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Haskayne wins silver at international case competition

MBA students place for 10th time in 23 years
January 27, 2017
From left: Sponsor judge, Jeff Hall, Allison Lennox, Abeer Habibullah, Lasha Hache, and Kenny Laurin.

From left: Sponsor judge, Jeff Hall, Allison Lennox, Abeer Habibullah, Lasha Hache, and Kenny Laurin. 

Five Haskayne MBA students started the year off right, placing second in the 36th annual John Molson International MBA Case Competition at Concordia University in Montreal.

The team — consisting of Abeer Habibullah, Allison Lennox, Jeff Hall, Kenny Laurin, and Lasha Hache — were coached by Larry A. Wood, Cameron Welsh, and Haskayne alumna Kendra Scurfield, with assistance by Leo and Therese Donlevy.

The competition has come a long way from its beginnings as a primarily North American event. This year, it hosted 36 teams from 18 countries.

Wood, a professor in finance/risk management and insurance, has been teaching at Haskayne since 1983 and taking Haskayne students to the competition on and off since 1994.

“We call it the Olympics of case competitions, and it is,” he says. “It’s extremely well organized, and many teams have been there even longer than we have. And it’s truly international now, so when our students do well, we enhance the reputation of Haskayne around the world.”

Since Haskayne students began attending the Molson Competition 23 years ago, they’ve had four first-place finishes (1994, 1995, 2005, 2010) and five third-place finishes (1996, 2001, 2004, 2012, 2016). This year was the first a Haskayne team has come in second.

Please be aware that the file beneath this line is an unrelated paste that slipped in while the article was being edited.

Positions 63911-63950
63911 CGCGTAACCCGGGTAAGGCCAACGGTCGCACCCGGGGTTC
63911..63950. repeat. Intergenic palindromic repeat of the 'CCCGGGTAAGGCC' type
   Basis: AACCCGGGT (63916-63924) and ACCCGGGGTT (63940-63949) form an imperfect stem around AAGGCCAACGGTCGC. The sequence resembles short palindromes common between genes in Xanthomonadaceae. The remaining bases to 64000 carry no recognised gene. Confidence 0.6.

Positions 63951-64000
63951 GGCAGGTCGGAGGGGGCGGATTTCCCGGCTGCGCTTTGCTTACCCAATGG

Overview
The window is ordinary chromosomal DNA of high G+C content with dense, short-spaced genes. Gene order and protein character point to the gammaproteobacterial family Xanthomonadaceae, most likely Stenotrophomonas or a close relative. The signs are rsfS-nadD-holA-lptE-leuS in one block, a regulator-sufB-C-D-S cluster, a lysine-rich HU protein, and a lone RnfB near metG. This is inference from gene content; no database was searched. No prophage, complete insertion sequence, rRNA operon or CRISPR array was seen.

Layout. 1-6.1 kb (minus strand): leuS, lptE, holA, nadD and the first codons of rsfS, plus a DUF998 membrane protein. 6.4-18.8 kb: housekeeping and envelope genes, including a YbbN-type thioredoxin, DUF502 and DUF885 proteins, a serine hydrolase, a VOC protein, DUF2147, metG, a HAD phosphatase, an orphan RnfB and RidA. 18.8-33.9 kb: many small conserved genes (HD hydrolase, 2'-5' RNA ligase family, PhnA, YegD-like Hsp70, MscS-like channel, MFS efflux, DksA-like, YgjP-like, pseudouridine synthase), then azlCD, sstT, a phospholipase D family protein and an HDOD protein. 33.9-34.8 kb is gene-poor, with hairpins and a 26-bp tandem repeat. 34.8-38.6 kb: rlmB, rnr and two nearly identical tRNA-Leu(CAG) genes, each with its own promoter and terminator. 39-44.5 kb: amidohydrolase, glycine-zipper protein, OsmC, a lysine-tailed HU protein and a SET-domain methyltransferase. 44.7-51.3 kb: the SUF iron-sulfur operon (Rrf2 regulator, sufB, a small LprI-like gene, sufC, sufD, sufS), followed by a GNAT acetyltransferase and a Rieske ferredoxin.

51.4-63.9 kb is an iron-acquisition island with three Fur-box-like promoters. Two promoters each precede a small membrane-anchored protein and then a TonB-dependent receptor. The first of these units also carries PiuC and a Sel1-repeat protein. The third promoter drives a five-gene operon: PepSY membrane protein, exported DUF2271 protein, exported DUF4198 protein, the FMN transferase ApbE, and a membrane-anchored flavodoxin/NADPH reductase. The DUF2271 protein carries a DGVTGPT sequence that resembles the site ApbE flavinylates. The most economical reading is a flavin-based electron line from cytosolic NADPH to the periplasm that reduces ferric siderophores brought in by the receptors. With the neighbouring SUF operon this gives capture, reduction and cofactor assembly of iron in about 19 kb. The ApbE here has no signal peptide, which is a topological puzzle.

With over 30 years of coaching experience, Wood knows how to maximize the potential of each team.

“Every case is unique, and every team is unique,” he says. “The challenge as a coach is if they lose, how to motivate them to pick up and win their next case, and if they win, how to stop them from getting too arrogant and slipping. This year’s team lost their first case, but their motto became, ‘Every case we do, we’re going to do better,’ and they did.”

Abeer Habibullah, a second-year MBA student, appreciates how his coaches’ experience helped his team place so high. “Larry and Leo have been coaching students in this competition for a long time,” he says. “They picked each of us for our skillsets and then showed us how to capitalize on our strengths.”

To win, teams must analyse and present on seven cases over five days, going head to head with rival teams in front of a panel of judges including senior business executives.

They’re presented with a case written specifically for the competition based on real world business challenges, given three hours to devise a solution and prepare a presentation, and then have 25 minutes to present, followed by a 15-minute Q&A. Their solutions must be feasible, realistic, and implementable, and teams have to think quickly to answer questions from judges who often have vastly different perspectives on cases.

Sending a team to the competition has become a mainstay of the Haskayne MBA program. Leo Donlevy, a senior instructor in entrepreneurship, went with his wife to help the team, paying their own way to stay in the hotel with the coaches and MBA students to advise and mentor them.

For the students, the competition provides a much greater reward than accolades and the $7,000 second-place prize.

“Developing an understanding of how organizations tackle strategic issues was one thing, but the social aspect of interacting with and competing against 35 other schools from 18 countries was invaluable,” Habibullah says. “All of us have formed connections across the globe that we hope to keep for the rest of our lives.”

To learn more about the John Molson International MBA Case Competition, click here.